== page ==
Songs For Days To Come is a collaboration of music and poetry, navigating personal landscapes of home, faith, and friendship in times seemingly bent on shattering these human birthrights. In this multi-year project, composer Kinan Azmeh sets contemporary Syrian poems in chamber music soundscapes that meld Arabic and Western traditions with improvisation and spoken voices.

Commissioned by St Urban, Songs for Days to Come adds another dimension to the chamber music canon and draws listeners through an intimate journey.

The pairing of Azmeh’s music with contemporary poetry of his far-flung compatriots is a reassuring expression of the freedom found in collaboration, art, music and poetry.

“Azmeh’s ear seems acutely attuned to that hidden

but always present stream.”

Michael McDonaugh


In 2015, St Urban salons commissioned Kinan Azmeh to compose a song cycle set to texts of his choosing. After much reading and exploring, Azmeh selected 5 poems with whose authors he shared history, friendship and the experience of life as an emigre. These first five poems formed the heart of Songs for Days to Come. Azmeh’s settings for soprano, clarinet, cello and piano explore the emotional and musical vocabulary of the poetry – of home disrupted, of fear, belief, hope. The poets themselves are present in the music, as their recorded voices are heard in each of the 5 settings.

Songs for Days to Come, Vol. 1  features Kinan Azmeh with soprano Dima Orsho, cellist Kinan Abou-Afach, pianist Lenore Davis, and poets Lukman Derky, Mohammad Abou-Laban, Liwaa Yazji, Hazem al-Azmeh, and Adnan Odeh. It was premiered at SubCulture, NYC May, 2016. The recording was released in November, 2017 along with a special performance at Symphony Space.

50%  of the Sales will be donated to IRC Refugee Youth Summer Academy in NJ

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Each year the IRC in New Jersey works with refugee, asylee and other immigrant children and youth aged 4 – 21 from over 15 countries. Having relocated to the United States in search of safety from violence and oppression in their home countries, these youth are hopeful and motivated to succeed. Yet the obstacles this population faces – linguistic, academic, social, emotional, and economic – are complex. Up to 40% of the IRC’s newly-arrived participants each year have had their schooling interrupted for months, or even years as a result of their family’s displacement, making their transition into school that much more challenging. Despite these challenges, the IRC believes that refugee and asylee youth have tremendous potential, and with the proper support, they can achieve success in education and become engaged leaders in their new communities. A positive transition to school, social, and family life and ongoing support are essential for newly-arrived children and youth in the wake of crisis to continue on the path to high school graduation, post-secondary education, and engaged citizenship.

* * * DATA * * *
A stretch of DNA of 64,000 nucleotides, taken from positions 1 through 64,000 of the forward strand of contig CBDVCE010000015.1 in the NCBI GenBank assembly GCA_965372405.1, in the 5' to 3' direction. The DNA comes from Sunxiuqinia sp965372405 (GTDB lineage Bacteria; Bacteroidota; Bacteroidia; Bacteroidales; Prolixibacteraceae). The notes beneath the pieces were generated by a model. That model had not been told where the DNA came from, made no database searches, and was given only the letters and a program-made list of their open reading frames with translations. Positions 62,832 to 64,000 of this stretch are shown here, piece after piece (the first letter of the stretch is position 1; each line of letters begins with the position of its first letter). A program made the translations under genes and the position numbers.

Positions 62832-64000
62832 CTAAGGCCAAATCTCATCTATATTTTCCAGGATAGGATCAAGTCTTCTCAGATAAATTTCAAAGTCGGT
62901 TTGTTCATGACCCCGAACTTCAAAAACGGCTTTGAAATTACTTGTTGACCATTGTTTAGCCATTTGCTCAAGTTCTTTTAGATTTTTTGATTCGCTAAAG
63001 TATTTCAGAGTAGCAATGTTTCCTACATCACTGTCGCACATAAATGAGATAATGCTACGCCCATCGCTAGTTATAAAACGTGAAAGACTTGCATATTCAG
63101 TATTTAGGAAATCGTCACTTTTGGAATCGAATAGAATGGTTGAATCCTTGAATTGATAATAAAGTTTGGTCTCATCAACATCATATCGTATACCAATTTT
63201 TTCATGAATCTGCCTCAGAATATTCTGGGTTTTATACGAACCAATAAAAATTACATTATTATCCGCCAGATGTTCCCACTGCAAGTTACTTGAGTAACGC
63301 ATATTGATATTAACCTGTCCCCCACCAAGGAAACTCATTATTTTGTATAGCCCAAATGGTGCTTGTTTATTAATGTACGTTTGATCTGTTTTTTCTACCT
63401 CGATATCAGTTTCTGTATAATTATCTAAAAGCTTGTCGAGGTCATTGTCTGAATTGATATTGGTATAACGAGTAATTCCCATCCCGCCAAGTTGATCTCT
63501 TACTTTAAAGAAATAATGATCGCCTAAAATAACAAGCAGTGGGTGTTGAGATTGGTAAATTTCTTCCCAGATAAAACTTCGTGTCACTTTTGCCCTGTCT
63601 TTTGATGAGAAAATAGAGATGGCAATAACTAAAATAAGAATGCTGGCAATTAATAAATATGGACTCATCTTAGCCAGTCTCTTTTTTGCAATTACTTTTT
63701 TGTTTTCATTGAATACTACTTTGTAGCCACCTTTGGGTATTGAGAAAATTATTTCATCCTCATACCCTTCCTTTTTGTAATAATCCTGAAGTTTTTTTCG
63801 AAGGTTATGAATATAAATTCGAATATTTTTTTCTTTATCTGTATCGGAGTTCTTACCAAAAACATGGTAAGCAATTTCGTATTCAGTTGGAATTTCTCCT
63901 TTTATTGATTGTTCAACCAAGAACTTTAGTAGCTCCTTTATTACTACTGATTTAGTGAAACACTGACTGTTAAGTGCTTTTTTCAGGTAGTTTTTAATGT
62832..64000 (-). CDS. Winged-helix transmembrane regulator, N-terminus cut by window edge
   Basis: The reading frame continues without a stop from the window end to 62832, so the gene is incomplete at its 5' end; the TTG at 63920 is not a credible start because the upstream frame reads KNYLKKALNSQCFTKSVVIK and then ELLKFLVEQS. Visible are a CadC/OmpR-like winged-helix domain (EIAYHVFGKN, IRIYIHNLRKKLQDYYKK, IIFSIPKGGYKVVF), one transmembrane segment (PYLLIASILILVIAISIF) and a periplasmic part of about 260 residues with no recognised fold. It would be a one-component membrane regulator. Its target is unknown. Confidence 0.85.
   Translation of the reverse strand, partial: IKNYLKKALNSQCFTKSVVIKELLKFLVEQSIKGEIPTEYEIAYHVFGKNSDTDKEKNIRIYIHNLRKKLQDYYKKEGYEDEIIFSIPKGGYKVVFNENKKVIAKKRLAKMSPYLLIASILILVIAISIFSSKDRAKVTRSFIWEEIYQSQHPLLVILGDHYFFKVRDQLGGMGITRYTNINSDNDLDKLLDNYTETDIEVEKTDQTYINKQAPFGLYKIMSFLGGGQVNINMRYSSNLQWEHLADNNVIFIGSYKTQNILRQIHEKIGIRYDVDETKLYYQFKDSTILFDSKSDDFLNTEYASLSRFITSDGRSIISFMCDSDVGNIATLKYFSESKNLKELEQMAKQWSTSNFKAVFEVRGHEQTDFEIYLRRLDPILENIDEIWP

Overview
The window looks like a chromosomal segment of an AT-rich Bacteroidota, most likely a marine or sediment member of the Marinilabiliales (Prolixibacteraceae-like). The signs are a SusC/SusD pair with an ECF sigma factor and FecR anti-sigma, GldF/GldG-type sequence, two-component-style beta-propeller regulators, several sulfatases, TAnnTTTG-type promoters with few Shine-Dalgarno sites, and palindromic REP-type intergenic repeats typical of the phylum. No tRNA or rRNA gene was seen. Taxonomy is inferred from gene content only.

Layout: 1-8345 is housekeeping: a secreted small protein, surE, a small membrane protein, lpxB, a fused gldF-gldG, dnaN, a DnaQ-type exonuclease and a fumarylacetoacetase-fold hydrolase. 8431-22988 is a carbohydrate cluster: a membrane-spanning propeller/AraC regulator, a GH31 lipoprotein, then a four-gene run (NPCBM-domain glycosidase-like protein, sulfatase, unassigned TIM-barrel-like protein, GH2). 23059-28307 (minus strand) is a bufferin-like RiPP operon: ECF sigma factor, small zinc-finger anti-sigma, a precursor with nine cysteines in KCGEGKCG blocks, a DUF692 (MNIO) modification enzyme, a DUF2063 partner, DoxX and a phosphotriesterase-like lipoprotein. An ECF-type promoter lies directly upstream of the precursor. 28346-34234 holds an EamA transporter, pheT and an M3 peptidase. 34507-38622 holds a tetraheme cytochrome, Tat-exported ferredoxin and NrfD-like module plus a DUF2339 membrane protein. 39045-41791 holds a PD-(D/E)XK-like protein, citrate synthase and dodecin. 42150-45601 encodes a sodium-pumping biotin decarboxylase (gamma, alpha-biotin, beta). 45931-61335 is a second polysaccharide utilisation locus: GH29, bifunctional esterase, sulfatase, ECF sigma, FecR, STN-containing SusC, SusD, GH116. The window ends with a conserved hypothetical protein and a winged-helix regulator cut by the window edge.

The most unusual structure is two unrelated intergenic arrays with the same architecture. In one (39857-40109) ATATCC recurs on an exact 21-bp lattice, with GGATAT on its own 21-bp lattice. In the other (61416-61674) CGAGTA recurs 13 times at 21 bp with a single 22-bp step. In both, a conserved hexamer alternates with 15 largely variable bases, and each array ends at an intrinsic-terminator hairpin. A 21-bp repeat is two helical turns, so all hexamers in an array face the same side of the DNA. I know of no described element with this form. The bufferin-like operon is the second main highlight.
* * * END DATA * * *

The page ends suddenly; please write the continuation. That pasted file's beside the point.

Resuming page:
Described as “Intensely Soulful” by the New York Times and “Spellbinding” by the New Yorker, Kinan Azmeh’s utterly distinctive sound across different musical genres has been gaining international recognition. Born in Damascus, he has performed as soloist, chamber musician, improviser, and jazz artist around the world, from Paris’ Opera Bastille to the UN’s General Assembly.  He has performed as soloist with the Bavarian Radio Orchestra, the West-Eastern Divan Orchestra, the Knights Orchestra, the Osnabruck Symphony, and the Morgenland Festival Orchestra, to name a few.

In addition to his heavy touring schedule, Azmeh makes time to visit and play music with Syrian children in Jordanian refugee camps. He also performs with Yo-Yo Ma’s Silk Road Ensemble and was featured prominently in the documentary Music of Strangers.

Azmeh’s compositions include several works for solo, orchestra, and chamber groups; film, live illustration, and electronics. His discography includes three albums with his ensemble HEWAR, several soundtracks for film and dance, a duo album with pianist Dinuk Wijeratne, and a recent album with his New York Arabic/Jazz quartet.


Now in its fourth season, the New York chamber music series St Urban has reinvigorated the music salon through daring musical and literary programming, original commissioned works, and outstanding performances in intimate settings, including private homes and the Tenri Cultural Institute. At each salon, St Urban audiences meet and engage in discussions with performers, composers and writers to gain a deeper insight into their works and influences.

St Urban was founded by Lenore Davis who commissioned Azmeh because, “His music is personal, and yet speaks to the entire world. The poetry he has selected and his settings transcend politics. There is a warmth and elevated humaneness pouring out of his performances and his compositions.”